126 reputation
2
bio website
location
age
visits member for 1 year, 2 months
seen Apr 14 at 0:31

Apr
11
awarded  Student
Apr
11
asked Where can I find isogloss maps for Mandarin?
Feb
23
comment Are there words in Mandarin written by characters for other words that mean the same thing?
"even if the word is not cognate or in any way related to the etymology of 给". Really? How common is that phenomenon? Do you have examples? I don't think the ideographic use of characters you're asking about is very common in Mandarin, although it's common in e.g. Japanese, where characters are used for both Sinitic and Japonic words.
Feb
19
comment Is 了 optional when a time word is present?
So is e.g. 住了 (aspectual 了) not possible at all, or just not necessary when there's a time phrase?
Feb
6
comment Are “身份证” and “身分证” totally interchangeable?
It's 身分証 in Japanese, so don't know if Japanese rule in Taiwan could have influenced the Taiwanese way of writing it. 份 is not in common use in Japan.
Feb
25
comment How can I pronounce 绿 (lü4 - green)?
Just in case you weren't aware: The vowel phonemes in "book" (ʊ) and "fool" (u) are different, and in English many pronounce ʊ without much rounding.
Feb
21
comment Why do Chinese translations of English names sound very inaccurate?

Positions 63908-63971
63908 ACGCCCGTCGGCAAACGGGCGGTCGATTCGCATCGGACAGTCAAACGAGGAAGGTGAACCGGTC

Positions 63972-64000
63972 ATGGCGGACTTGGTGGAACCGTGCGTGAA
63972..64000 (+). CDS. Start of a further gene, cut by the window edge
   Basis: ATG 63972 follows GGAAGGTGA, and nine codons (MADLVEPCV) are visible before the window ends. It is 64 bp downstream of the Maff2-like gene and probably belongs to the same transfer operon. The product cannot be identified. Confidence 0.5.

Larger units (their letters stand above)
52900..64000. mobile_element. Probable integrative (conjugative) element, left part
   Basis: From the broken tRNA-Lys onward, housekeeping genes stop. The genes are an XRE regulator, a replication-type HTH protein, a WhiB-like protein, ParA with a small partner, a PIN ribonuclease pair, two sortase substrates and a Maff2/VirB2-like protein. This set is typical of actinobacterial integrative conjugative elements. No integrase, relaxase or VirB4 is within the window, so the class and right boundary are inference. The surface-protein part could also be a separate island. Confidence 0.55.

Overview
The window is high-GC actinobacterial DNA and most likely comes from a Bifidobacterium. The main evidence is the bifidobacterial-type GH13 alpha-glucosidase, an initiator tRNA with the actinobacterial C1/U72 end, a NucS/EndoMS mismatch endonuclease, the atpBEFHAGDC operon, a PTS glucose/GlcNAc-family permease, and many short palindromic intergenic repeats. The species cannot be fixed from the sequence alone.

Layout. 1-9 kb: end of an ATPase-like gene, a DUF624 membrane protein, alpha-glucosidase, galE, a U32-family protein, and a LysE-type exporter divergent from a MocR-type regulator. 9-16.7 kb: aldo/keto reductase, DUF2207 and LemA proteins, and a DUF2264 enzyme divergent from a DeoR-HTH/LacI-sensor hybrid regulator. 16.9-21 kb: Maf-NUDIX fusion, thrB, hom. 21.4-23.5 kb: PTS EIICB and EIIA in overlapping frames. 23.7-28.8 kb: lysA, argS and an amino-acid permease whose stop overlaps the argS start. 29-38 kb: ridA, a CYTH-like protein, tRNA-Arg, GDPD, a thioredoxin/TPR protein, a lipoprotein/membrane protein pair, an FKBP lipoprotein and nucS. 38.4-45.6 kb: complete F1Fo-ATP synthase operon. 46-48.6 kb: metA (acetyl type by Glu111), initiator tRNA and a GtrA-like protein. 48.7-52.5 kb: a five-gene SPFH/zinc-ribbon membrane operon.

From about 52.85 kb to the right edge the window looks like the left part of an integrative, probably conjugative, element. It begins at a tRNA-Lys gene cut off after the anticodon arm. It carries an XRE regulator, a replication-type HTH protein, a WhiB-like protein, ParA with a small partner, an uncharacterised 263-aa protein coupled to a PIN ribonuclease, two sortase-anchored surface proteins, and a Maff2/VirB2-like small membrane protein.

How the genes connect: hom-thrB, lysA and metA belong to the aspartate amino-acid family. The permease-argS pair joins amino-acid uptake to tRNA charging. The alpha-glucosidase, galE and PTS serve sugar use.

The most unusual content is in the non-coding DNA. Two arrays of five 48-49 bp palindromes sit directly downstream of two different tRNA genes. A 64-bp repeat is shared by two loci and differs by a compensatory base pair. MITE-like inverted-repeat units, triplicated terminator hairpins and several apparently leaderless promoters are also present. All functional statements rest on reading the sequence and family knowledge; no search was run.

Do you have an example of a translation coming from Japanese?
Feb
8
comment Is there a lot of value in learning to write Chinese characters?
I think you're confusing memorization (learning how to reproduce something) and recognition. The question is not whether writing will help you memorize. It seems pretty obvious that it will. It's not even whether writing (compared to doing nothing) will help you recognize. It seems pretty obvious that it will too. The question is: Given that your main goal is NOT writing (by hand), is your time better spent writing or doing something else?
Feb
8
comment Is there a lot of value in learning to write Chinese characters?
@XièJìléi, you might think that everybody goes through the cognitive process text->sound->meaning when reading English, but that is far from the whole truth. The brains of people who read often will learn to shortcut the process, skipping the sound step, thereby making the reader able to read by skimming. Whether the fact that English orthography is more phonetic than Chinese orthography makes this process rarer or less efficient, I don't know. I just wanted to highlight that the process you describe takes place in English as well.
Feb
7
comment What is that use of 得?
How about 获得 and 取得? I believe these are also not descriptive-complement examples.
Feb
7
comment What is that use of 得?
Is this not an example of a verb-verb compound? In Chinese verb-object compounds occur in this order, so I don't think it can be parsed with a noun reading of 记.
Feb
7
awarded  Supporter